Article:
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Death Of A Dream

A Guatemalan orphan -- artistic, poetic -- sought a better life in the U.S. Many cared about him, but they couldn't fill the hole inside.


The war in Iraq drew attention to the growing number of noncitizens in the U.S. military -- about 37,000. Ten were killed during the war, seven from California. Most were Latino. This is the first of four portraits of Green Card Marines who gave their lives.


After all he had seen, Jose Antonio Gutierrez might have been forgiven for telling the lie.

When he was 3, his mother withered to 66 pounds from malnutrition; two years later she died in a Guatemala tuberculosis ward. Jose was left to his father, who forced his son to beg for change and scavenge for food, then died a drunkard's death with the 8-year-old boy by his side.

Jose eventually made the 2,000-mile trek from Guatemala to Los Angeles, promising the sister he left behind that he would become an architect and design great buildings.

So, on a spring morning six years ago, the baby-faced kid with big ears sat at a shelter for the homeless in Hollywood and, through his rotten teeth, told a daring lie.

Social worker Rafael Angulo asked Jose how old he was. Jose said 16.

He had plenty of reason to hide the truth. Adults who cross the border illegally are subject to deportation. A juvenile with no family could probably stay.

The social worker studied the smooth young face and wanted to believe the boy. Two weeks later, Jose was placed in his first foster home.

The boy, it turned out, was 22.

The lie changed everything. It got him a green card, and the green card got him into the Marines, and the Marines took him to the Iraqi port of Umm al Qasr, where he was killed the afternoon of March 21, one of the first U.S. servicemen to die in the war.

The life and death of Jose Gutierrez is the story of an improbable American hero, a Guatemalan orphan slain fighting for his adopted country. It is a story that has been told around the world.

But now the government says that Lance Cpl. Jose Gutierrez ran out of a building that had been secured by Marines and was shot by mistake -- apparently killed by friendly fire.

Jose was assumed to be an enemy soldier when he was shot, his commanding officer wrote in a letter of condolence to his sister, Engracia. "Obviously, this was a tragic accident."

Jose had always wanted to be famous, Engracia says, a candle illuminating a gallery of his photos in her tiny bedroom in Guatemala. In one, he's smiling like a tourist in San Diego. In another, he stares out with no smile in his Marine jacket and cap.

He was a boy who inspired others to help him and, as he moved from the streets to an orphanage to jail to foster homes, Jose kept looking for a place that would give him order. He found that place in the Marines. His sister said he had enlisted out of gratitude to the United States for having given him a second chance.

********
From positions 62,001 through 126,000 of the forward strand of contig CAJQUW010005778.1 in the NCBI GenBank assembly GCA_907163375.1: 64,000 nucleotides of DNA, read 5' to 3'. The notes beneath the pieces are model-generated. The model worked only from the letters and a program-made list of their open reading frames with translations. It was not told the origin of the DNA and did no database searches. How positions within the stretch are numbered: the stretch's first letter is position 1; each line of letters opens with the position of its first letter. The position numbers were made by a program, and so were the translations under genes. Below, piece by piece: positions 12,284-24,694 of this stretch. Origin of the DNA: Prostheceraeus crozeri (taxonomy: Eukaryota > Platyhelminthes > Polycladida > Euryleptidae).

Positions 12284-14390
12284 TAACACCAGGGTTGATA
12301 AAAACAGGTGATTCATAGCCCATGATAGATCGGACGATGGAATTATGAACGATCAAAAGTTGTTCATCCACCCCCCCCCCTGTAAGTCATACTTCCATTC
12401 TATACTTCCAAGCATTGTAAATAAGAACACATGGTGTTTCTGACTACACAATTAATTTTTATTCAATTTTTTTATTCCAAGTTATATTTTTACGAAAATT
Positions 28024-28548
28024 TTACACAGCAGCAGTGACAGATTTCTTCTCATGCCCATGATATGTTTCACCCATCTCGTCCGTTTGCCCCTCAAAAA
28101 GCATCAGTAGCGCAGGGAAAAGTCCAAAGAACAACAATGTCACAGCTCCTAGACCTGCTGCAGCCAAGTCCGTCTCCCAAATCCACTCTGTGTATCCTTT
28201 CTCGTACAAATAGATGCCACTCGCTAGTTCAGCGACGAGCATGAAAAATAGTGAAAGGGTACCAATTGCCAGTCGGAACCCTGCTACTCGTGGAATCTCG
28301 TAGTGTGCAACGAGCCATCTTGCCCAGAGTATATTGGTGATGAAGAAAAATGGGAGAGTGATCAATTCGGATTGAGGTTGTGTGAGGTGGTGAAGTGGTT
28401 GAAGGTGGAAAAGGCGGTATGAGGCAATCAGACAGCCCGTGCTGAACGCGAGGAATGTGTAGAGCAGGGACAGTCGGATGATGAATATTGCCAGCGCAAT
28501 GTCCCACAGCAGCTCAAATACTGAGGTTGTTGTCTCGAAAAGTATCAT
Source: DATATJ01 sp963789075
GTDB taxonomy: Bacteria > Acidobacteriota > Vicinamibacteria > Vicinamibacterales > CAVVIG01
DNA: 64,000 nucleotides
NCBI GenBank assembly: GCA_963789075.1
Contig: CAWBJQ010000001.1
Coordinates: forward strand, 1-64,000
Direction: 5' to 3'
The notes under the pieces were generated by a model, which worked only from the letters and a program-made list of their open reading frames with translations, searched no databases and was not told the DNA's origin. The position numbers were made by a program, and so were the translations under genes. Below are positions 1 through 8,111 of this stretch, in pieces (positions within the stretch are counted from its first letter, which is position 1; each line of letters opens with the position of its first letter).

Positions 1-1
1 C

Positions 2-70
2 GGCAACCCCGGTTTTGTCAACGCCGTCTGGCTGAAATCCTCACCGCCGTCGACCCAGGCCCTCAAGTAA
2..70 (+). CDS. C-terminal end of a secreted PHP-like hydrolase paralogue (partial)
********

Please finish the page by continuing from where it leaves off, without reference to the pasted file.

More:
But as war loomed, he was haunted by second thoughts.

"I understand everything we've been taught," Jose wrote to a friend. "The only thing I do not understand is, why wars? Why do we fight against other human beings if, at the end of our time -- friends or enemies -- we all end up in the same place, buried in cemeteries and many times forgotten."


Tragedy Upon Tragedy

When he was a young child, his days would begin with the smoke of the kindling wood, his mother hovering over the pungent fire with a bowl of fresh corn dough beside her. She would dip her hand into the mound of masa and place a thin round cake on the clay pan that sizzled above the fire. Then, one by one, she would set the hot tortillas in a basket and head on foot to the central market, making about $2 a day.

Jose's mother, Maria Ernestina Gutierrez, and his father, Jose Fidelino Sirin, settled in the sugar town of Escuintla. Their first child was a daughter named Engracia. Jose Antonio was born five years later, on Dec. 1, 1974. Maria had him baptized at the Church of the Immaculate Conception, a few paces from the market where she hawked her tortillas.

The boy grew up with the sound of his mother's cough, a rattling deep in her lungs for which the family blamed the smoke of the tortilla fires and cold water baths. Her condition, Engracia recalls, seemed to worsen with the stress of a third child, a girl named Maria Ismelda.

Jose's mother was diagnosed with tuberculosis, and the only public sanitarium that could treat her was in Guatemala City. The family uprooted itself and moved to the northern fringes of the capital, to a neighborhood of hovels that clung to the side of a gorge above a rancid river known as Las Vacas. From their one-room adobe shack, little Jose and his older sister could see the black vultures swooping down into the water to dine on the refuse from slaughterhouses upstream.

Their father was often sullen and drunk and would leave the house for hours to drink. With their mother hospitalized, the children grew up fending for themselves. Their father would send Jose out to beg, recalls Consuelo Ruiz Ayala, who lived nearby.

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